Scott G. Winterton, Deseret News
Juan Diego's Bruce Nix is carried by teammate Hingano Latu as the team celebrates his game- winning interception in the end zone to beat Hurricane for last year's title.

SALT LAKE CITY — Utah high school football, an annual rite of autumn where boys become men and men fondly remember being boys, begins anew tonight.

The games reveal a running narrative of prep football composed mainly of head coaches, quarterbacks and high-profile college football recruits.

But outside the spotlight, countless stories of "normal" people quietly come into focus at high school games.

Last year, more than 8,000 Utah high-schoolers strapped on football pads. In honor of those who will strap on their cleats in this newest season of prep pigskin in the Beehive State, consider two compelling storylines at the heart of what makes football special.

For love of the game

From his perch up in the press box at Pleasant Grove High, Timpview offensive coordinator Chad Van Orden plans to get paid tonight — win, lose or draw — as the No. 4 T-Birds look to avenge last year's season-opening loss to the No. 8 Vikings.

"One thing we emphasize with our kids and coaches is (every) Friday's a payday," Van Orden said Thursday. "We're having fun regardless of what's happening.

"I don't know if it's a nervousness as much as a euphoric adrenaline rush. 'Are we prepared? Is our plan that we have in place the right plan? Can we make adjustments?' That part is always fun."

In 1991, Van Orden took the helm as Timpview's head coach. Across 14 seasons, he guided the T-Birds to three state titles and a 138-34 record. After the 2004 campaign, though, Van Orden stepped aside to pursue the possibility of coaching college football. His good friend and longtime assistant Louis Wong succeeded Van Orden as head coach at Timpview.

Despite offers to coach in varying capacities at Alta High, Dixie State and the University of Utah, Van Orden never found a job that felt like the right fit. He continued teaching math at Timpview (Van Orden maintains his coaching demeanor even in the classroom, addressing his math students by their last names) and, with Wong's blessing, comfortably transitioned into a new role as offensive coordinator.

"I never got tired of the football part of coaching," he said. "The tiresome part of being the head football coach is the nonfootball part, and that's the part that I don't miss today, honestly."

With nothing left to prove at Timpview, and having turned down offers to go elsewhere, Van Orden can credibly say he continues coaching the T-Birds because he simply loves doing it.

"Football's special because of the interaction you get with the kids and seeing the kids grow up right in front of your eyes," he said. "They come in as sophomores, and you see how they turn into men in terms of their level of commitment to a team concept and how they become unselfish."

And the band played on

For one week every summer, the American Fork High School Marching Band increases the population of tiny Delta, in Millard County, by about 6 percent when the group of 200-plus students attends band camp there.

This year was different, though. When American Fork's five buses descended on Delta, the caravan stopped at a gravesite before proceeding to camp. Scores of students disembarked and surrounded the final resting place of Heather Christensen, the assistant band director of woodwinds, who died last October in a bus crash on the way home from a band competition at Idaho State University.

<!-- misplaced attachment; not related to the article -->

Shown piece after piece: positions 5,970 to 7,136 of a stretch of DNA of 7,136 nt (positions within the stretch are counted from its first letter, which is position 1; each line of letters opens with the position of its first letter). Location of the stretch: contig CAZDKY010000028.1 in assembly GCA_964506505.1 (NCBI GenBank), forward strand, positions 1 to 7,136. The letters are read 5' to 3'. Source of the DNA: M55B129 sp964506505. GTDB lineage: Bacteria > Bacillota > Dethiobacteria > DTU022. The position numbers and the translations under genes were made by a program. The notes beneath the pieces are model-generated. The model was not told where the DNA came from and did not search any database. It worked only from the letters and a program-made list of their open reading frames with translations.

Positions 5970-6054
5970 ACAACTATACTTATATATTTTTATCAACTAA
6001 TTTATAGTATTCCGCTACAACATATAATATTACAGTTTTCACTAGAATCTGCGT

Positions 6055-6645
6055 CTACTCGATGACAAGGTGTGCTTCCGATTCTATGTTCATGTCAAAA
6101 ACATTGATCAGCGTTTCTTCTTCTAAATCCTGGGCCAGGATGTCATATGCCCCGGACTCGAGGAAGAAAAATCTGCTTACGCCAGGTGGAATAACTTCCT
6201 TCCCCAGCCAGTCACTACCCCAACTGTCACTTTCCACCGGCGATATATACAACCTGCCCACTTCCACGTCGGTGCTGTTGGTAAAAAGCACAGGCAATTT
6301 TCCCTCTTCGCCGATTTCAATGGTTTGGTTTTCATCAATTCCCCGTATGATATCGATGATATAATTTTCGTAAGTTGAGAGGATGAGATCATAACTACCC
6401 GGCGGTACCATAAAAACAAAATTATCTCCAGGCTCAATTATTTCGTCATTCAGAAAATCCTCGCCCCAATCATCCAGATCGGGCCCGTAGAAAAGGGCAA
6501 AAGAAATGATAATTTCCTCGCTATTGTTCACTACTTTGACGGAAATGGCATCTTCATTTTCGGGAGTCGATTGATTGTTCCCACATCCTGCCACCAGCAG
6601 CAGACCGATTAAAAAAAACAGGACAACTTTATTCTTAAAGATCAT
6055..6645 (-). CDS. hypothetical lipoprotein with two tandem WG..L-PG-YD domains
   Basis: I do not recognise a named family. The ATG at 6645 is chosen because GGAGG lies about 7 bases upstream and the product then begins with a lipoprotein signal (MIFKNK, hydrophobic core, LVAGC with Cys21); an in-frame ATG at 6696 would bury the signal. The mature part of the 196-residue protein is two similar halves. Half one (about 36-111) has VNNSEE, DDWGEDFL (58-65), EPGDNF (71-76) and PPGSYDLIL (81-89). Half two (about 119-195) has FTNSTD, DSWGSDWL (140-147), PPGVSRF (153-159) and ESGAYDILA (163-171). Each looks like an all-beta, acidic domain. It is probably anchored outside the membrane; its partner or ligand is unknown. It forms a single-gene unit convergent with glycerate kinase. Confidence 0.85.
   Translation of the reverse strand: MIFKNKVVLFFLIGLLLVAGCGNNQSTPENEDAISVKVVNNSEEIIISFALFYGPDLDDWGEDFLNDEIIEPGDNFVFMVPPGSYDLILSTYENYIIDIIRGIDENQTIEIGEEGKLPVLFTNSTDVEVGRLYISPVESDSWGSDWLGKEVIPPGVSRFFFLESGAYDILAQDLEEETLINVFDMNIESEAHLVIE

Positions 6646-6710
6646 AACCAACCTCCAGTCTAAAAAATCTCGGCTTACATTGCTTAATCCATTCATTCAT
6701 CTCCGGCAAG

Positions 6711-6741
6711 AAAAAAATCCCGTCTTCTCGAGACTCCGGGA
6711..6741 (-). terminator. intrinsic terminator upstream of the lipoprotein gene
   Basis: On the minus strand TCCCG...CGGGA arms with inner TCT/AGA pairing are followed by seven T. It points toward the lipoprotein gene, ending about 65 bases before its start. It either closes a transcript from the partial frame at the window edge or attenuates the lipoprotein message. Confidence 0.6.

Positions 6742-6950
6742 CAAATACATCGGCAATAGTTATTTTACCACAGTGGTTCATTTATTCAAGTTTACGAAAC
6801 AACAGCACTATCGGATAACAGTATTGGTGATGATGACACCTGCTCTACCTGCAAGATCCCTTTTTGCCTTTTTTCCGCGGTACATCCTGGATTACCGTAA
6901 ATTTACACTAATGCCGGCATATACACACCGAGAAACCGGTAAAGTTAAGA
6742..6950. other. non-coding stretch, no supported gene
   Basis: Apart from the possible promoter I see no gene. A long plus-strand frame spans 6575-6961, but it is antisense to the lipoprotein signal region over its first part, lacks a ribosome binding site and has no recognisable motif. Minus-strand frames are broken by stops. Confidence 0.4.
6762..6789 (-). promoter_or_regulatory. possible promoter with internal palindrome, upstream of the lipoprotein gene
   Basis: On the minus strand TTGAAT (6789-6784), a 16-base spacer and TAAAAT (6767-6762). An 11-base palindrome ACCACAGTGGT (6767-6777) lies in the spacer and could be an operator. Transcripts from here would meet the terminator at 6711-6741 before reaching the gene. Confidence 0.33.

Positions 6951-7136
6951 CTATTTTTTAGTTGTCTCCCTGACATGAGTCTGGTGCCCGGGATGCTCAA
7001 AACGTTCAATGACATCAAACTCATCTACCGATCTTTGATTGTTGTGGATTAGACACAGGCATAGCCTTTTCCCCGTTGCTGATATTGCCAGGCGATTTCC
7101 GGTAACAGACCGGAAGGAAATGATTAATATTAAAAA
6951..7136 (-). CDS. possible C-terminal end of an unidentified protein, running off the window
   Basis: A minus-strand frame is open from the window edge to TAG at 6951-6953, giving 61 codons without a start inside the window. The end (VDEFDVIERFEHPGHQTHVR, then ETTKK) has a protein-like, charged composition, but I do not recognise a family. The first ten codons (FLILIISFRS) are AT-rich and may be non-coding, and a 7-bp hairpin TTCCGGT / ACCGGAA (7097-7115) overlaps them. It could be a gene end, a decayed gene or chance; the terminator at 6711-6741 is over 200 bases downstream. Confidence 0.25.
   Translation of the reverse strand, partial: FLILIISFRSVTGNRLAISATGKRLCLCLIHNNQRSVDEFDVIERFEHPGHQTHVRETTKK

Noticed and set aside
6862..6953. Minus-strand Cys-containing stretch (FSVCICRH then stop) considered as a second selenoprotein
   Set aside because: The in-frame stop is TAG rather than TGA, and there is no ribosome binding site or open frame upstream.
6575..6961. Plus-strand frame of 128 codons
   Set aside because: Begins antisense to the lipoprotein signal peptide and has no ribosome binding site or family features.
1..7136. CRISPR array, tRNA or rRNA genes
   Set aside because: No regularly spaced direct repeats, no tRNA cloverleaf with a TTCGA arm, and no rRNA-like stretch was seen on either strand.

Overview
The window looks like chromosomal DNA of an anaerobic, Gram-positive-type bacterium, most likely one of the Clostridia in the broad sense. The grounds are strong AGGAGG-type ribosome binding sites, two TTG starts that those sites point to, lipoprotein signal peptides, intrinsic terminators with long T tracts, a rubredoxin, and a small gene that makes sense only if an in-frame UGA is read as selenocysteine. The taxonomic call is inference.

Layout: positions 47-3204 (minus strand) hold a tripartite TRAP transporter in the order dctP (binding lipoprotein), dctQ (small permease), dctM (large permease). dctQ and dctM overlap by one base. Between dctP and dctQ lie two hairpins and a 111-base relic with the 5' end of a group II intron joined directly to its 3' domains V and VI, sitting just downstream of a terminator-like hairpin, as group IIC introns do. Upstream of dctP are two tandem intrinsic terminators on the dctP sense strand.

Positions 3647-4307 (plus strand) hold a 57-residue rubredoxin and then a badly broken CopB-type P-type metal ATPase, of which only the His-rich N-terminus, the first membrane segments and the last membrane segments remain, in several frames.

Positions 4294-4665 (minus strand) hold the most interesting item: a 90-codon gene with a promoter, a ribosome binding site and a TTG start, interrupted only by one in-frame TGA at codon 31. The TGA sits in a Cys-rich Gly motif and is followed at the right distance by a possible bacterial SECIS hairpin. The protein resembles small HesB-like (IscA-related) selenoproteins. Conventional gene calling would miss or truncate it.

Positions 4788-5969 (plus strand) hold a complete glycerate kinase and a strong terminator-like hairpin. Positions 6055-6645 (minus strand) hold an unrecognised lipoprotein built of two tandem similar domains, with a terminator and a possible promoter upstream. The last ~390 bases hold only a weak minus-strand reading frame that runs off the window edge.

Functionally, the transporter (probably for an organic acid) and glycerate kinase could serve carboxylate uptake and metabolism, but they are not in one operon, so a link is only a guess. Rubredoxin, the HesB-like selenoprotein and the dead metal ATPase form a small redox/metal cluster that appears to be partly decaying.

"Some of the staff, we toasted her with Dr Pepper, because that was her favorite drink," band director John Miller recalled. "I said a few words, and the kids just had a few moments to lay some things at her gravesite they wanted to, then we hopped in the bus and went to work at band camp.

"There's still some residual emotional effects from some of the kids, but I think they're recovering remarkably well."

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In a way, the scene in Delta symbolizes why 238 American Fork students will spend hundreds of hours this school year rehearsing marching formations and musical arrangements to perform in a handful of competitions and at home-region football games. The band is like a large family, and being part of the band is about much more than just the music — it's about belonging.

"They want to do it because they want to be part of an excellent program that instills discipline and has a tradition of excellence," Miller said. "I think even their parents push them into being involved in the band.

"But I think another reason is the social aspect. These kids immediately, before school even starts, have 230-some-odd friends — and it's a real tight social group. They enjoy the music, they enjoy traveling together, they enjoy working hard together."

Utah high school football by the numbers

8,104: High school football players in Utah during the 2009 season

1993: The year the Utah High School Activities Association moved to its current five-division format that crowns a quintet of state football champions annually

1898: The year the first state championship in football is awarded to Salt Lake High

405: UHSAA-approved football officials (approximately)

100: Utah schools fielding varsity football teams in 2010

$79.99: Retail price of Spalding J5V Advance football, the UHSAA official state championship football

19: Schools that play their home games on an artificial surface

12: Minutes in each quarter of a high school football game

$6: Cost of an adult ticket to a 2009 Utah state championship game

2: Number of times since 1898 that no high school football playoffs took place in Utah (1918: Spanish flu; 1942: World War II)

Source: Kevin Dustin, UHSAA